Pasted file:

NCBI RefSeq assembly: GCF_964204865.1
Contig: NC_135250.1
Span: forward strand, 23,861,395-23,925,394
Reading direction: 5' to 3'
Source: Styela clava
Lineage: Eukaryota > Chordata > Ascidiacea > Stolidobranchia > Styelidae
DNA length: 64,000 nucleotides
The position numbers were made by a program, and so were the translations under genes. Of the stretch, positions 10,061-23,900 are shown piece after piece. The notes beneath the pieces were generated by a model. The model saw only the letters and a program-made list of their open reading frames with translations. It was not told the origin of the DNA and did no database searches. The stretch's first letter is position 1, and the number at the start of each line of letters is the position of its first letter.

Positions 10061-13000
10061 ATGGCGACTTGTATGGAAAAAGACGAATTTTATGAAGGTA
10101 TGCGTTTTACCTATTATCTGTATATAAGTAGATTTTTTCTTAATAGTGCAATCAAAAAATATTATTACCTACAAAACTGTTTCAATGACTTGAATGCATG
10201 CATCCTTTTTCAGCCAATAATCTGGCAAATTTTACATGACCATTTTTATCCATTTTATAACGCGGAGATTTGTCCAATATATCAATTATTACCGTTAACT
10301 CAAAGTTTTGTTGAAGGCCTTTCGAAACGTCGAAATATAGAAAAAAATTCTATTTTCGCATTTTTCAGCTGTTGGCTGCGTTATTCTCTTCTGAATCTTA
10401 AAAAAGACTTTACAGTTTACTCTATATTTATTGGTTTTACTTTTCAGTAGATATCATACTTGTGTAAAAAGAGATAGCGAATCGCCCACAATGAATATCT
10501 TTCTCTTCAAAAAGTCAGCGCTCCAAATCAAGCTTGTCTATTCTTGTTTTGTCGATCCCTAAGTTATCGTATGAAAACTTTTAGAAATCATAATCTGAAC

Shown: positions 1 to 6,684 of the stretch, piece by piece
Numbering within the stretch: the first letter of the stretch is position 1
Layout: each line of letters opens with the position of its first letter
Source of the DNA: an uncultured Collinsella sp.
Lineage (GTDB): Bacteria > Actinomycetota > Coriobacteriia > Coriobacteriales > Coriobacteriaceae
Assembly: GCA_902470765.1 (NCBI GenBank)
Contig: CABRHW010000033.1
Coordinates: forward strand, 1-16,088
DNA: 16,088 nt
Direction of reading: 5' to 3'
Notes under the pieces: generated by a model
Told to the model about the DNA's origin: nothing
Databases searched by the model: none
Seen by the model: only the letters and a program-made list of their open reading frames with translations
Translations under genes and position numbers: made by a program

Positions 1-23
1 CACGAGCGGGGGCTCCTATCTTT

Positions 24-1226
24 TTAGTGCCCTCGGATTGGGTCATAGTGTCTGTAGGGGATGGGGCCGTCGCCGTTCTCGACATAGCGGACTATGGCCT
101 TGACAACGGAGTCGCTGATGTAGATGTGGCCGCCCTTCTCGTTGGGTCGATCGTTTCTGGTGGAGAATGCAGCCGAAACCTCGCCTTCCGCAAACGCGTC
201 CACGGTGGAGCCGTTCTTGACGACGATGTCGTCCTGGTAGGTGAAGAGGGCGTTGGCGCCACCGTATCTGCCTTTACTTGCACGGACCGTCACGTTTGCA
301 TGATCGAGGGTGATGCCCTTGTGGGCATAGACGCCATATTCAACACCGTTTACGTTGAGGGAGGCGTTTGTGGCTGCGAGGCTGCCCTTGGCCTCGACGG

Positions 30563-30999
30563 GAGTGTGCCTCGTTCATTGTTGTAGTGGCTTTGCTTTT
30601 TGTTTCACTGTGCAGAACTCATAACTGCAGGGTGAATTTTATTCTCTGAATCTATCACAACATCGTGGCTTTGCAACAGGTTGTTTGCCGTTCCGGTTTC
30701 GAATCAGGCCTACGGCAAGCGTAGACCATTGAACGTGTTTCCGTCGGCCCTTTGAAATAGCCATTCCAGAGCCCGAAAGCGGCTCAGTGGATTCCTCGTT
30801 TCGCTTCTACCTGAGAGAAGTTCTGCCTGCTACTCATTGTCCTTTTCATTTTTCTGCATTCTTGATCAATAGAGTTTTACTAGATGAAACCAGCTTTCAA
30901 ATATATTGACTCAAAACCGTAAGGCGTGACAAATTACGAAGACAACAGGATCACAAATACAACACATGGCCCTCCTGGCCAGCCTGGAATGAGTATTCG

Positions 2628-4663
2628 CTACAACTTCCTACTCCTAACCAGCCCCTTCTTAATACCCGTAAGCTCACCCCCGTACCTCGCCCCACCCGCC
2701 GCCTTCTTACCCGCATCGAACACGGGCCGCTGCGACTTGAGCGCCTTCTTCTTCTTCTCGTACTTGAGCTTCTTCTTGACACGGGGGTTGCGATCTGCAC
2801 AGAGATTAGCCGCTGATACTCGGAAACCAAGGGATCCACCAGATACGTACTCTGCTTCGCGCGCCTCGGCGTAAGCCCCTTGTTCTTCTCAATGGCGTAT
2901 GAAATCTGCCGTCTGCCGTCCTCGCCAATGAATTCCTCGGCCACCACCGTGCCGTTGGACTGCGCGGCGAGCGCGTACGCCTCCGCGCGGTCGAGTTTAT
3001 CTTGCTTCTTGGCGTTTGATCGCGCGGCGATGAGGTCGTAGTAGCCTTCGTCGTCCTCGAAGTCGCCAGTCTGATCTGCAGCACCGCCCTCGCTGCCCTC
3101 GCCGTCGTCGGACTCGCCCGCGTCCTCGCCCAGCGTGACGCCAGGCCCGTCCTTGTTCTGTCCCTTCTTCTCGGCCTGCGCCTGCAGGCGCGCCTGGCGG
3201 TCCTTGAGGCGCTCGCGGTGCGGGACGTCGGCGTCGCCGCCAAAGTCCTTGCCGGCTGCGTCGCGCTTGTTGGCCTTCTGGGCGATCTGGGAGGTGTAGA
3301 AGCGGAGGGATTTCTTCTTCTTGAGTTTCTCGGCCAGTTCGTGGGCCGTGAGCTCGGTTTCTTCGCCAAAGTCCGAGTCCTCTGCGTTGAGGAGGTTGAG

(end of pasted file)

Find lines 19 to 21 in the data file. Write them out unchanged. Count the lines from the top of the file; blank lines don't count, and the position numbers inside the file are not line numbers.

Source of the DNA: an uncultured Collinsella sp.
Lineage (GTDB): Bacteria > Actinomycetota > Coriobacteriia > Coriobacteriales > Coriobacteriaceae
Assembly: GCA_902470765.1 (NCBI GenBank)